our proposals, and suggested that the
modified algorithm was not only better,
but (under certain conditions) might be
unique and optimal. Then, for the next
week or two, we studied and established
under what conditions the revised al-
gorithm was provably optimal, and we
called it A* just to distinguish it from any
simpler algorithm A. That’s about it!”
Nils Nilsson’s initial response to
Jeff’s email supported a relationship to
the Kleene star interpretation.b
Peter Hart then gave a detailed replyc
to everyone, initially saying this may
be the first time all three of them have
participated together on this topic, and
then stated “we seem to have different
recollections about some details of no-
menclature and notation.”
“Only a few years earlier, I had com-
pleted a Ph.D. dissertation at Stanford
in the area of nonparametric statisti-
cal decision theory. So when I started
working on the mathematical proofs
with Nils and Bert, I adapted some
standard nomenclature and notation
I was familiar with from the field of
mathematical statistics. This comes
up in several places: ‘Admissibility’ it-
self is a standard concept in statistics
and statistical decision theory, you
can easily find lots of examples and ex-
planations. From an intuitive point of
view, it usually means that something
has a ‘good’ property. From a math-
ematical point of view, it limits con-
sideration of things (like say decision
rules) to a ‘good’ class, about which in-
teresting theorems can be proven.
“The circumflex (^) or ‘hat’ notation
is commonly used in statistics to denote
an estimate, as of a random variable.
So, if for example â might be used to
denote an estimate of a random variable ‘a’. I introduced the hat notation
for the f, g and h functions in A* to suggest they were estimates of the true, but
unknown, underlying values (in particular of the look-ahead function, h). That
brings us to the asterisk, the ‘star’ in A*.
b N. Nilsson, Email communication, February
7, 2019. Sadly, Nils Nilsson passed away soon
after we submitted this material for publication in Communications; see https://stanford.
io/333qB3A. We are grateful we had the opportunity to correspond with Nils; our sincere
thanks to Peter Hart and Bert Raphael for their
participation and historical perspectives contributing to the development of this Viewpoint.
c P. Hart, Email communication, February 7, 2019.
The star notation is probably a bit over-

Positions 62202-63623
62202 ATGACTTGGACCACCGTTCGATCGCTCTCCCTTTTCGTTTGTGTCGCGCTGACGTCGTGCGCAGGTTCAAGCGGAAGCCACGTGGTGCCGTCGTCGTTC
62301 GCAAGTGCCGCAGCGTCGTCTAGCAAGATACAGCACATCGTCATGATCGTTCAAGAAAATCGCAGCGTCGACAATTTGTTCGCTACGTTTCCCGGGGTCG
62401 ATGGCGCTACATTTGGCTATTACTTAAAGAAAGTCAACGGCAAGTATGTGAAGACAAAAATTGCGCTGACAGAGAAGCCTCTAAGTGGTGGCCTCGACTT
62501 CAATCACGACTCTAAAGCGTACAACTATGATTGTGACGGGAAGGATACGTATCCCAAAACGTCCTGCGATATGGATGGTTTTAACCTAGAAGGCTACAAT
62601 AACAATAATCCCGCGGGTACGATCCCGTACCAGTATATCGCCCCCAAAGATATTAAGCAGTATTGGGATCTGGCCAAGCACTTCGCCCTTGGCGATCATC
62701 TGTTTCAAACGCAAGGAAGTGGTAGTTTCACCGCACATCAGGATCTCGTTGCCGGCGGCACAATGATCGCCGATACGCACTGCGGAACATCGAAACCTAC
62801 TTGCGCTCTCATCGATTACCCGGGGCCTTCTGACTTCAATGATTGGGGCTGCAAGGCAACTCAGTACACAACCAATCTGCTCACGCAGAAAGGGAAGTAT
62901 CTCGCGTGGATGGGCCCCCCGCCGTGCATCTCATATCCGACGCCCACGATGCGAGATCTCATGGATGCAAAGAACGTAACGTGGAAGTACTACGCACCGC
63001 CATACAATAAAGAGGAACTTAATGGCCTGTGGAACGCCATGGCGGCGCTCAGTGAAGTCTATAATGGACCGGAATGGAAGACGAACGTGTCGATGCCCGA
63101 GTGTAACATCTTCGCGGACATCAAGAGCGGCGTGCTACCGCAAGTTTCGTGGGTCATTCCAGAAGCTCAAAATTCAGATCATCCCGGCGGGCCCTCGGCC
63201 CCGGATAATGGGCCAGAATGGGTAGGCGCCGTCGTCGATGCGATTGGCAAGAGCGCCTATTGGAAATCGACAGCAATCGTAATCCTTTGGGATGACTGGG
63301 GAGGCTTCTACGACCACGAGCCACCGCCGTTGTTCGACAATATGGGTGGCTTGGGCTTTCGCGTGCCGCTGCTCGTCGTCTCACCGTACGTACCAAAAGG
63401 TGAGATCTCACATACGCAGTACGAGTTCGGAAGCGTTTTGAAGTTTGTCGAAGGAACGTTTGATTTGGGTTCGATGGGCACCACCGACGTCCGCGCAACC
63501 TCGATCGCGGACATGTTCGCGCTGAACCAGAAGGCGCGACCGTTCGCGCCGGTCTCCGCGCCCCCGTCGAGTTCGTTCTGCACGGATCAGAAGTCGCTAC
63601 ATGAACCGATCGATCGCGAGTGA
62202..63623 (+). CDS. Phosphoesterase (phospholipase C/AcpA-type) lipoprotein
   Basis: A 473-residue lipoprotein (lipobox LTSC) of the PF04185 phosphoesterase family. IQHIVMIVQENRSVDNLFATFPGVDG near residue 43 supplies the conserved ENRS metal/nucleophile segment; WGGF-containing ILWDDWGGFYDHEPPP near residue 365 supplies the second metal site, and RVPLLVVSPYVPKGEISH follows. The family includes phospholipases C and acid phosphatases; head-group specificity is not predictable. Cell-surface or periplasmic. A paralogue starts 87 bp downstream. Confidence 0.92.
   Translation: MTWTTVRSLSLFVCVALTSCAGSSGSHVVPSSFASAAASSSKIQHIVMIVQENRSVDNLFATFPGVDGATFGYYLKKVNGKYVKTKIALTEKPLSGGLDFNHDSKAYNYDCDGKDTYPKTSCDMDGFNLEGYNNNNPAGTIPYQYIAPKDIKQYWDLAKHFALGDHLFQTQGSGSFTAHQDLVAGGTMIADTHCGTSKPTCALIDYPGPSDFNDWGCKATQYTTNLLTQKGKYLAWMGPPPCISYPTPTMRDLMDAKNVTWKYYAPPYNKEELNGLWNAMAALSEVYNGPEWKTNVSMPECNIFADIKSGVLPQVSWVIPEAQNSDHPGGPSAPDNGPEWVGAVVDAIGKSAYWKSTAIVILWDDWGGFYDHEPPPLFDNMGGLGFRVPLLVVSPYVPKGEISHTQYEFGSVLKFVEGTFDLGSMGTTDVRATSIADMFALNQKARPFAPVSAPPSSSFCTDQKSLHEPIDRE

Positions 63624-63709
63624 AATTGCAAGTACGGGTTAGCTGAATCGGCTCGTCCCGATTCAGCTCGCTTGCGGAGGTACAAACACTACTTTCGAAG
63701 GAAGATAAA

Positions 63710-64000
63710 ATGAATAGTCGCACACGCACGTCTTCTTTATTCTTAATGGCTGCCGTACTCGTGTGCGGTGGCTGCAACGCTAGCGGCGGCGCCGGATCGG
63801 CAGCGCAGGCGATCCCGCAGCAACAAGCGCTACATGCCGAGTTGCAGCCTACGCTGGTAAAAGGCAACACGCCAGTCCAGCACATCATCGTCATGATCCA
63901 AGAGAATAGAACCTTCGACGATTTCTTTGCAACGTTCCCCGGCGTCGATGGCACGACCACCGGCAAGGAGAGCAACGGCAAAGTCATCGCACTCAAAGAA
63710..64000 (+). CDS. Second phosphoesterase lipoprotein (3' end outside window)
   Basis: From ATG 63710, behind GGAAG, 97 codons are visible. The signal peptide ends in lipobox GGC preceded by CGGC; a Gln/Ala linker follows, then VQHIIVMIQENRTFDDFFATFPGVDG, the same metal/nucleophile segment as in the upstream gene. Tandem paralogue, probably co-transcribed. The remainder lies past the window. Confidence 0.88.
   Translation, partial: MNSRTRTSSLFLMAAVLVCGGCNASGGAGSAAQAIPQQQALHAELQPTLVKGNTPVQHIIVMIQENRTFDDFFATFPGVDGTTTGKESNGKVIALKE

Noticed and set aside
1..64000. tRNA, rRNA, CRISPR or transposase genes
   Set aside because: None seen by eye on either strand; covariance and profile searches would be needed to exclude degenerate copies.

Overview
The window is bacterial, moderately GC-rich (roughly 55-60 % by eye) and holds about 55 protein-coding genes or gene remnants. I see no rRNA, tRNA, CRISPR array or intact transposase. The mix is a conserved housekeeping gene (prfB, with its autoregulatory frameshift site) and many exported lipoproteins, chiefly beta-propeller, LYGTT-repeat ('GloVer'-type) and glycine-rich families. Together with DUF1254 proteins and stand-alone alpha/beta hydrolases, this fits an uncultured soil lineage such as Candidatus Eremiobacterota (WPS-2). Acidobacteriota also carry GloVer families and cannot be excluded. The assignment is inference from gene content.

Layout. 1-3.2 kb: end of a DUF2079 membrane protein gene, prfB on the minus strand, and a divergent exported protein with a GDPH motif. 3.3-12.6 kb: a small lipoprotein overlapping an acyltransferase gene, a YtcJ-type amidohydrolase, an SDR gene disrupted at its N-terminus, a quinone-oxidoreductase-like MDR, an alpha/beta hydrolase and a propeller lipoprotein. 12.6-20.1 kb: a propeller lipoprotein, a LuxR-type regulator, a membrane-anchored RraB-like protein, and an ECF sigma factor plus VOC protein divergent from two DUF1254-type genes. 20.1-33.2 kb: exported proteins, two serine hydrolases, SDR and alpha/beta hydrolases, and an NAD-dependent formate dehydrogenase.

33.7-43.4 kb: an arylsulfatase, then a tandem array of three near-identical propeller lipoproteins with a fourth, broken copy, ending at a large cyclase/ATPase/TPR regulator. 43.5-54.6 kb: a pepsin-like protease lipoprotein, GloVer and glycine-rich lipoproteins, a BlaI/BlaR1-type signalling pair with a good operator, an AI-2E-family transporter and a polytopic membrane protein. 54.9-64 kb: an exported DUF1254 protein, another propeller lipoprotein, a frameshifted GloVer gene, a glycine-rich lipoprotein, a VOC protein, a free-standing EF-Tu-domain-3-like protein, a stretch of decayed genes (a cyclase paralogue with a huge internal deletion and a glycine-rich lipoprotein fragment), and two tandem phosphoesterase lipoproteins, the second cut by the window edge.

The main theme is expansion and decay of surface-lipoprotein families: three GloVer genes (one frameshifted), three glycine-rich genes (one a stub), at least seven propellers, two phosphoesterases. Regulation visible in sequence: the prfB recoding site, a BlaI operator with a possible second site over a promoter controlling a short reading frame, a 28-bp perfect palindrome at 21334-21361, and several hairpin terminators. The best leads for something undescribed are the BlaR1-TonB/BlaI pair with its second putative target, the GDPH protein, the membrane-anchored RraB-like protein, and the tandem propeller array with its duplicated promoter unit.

used in statistics, with different authors
employing it in different ways. But it
can mean a special or optimal value of a
parameter, such as one that minimizes
some cost or loss. I introduced the A*
notation with the thought that our al-
gorithm (A*) was better than any other
algorithm, better than anyone else’s al-
gorithm A, and we’re gonna prove it! So
from my PoV, the star has nothing what-
soever to do with Kleene star syntax.”
Lastly, Nilsson clarified his position
to support the statement made by Hart,
affirming “that’s my understanding
too”. (Afterward, a Nilsson reference was
actually found that similarly supports a
“special property” interpretation.
Decades after the A* algorithm was
initially published we finally have our
answer(s). Though there remain slight
differences in opinion behind the true
meaning and use of the star (
distinction vs. optimality), it has nonetheless
been an interesting and illuminating
historical journey through A*. Perhaps
it is time to update the textbooks.
1. CSE 5052. Survey of Artificial Intelligence for
Non-Majors. Department of Computer Science and
Engineering, Ohio State University, 2019.
2. Hart, P.E., Nilsson, N.J., and Raphael, B. A formal
basis for the heuristic determination of minimum cost
paths. IEEE Transactions on Systems Science and
Cybernetics SSC4 4, 2 (Feb. 1968), 100–107.
3. Kleene, S.C. Representation of events in nerve nets
and finite automata. In Automata Studies. Princeton
University Press, Princeton, New Jersey, 1956, 3–41.
4. Nilsson, N. The Quest for Artificial Intelligence.
Cambridge University Press, 2009.
James W. Davis ( firstname.lastname@example.org) is a Professor in
the Department of Computer Science and Engineering,
Ohio State University, Columbus, OH, USA.
Jeff Hachtel ( email@example.com) received
a Management Information Systems degree from Ohio
State University and is currently a Consulting Analyst for
Accenture, Columbus, OH, USA.
Copyright held by authors.
the A* algorithm
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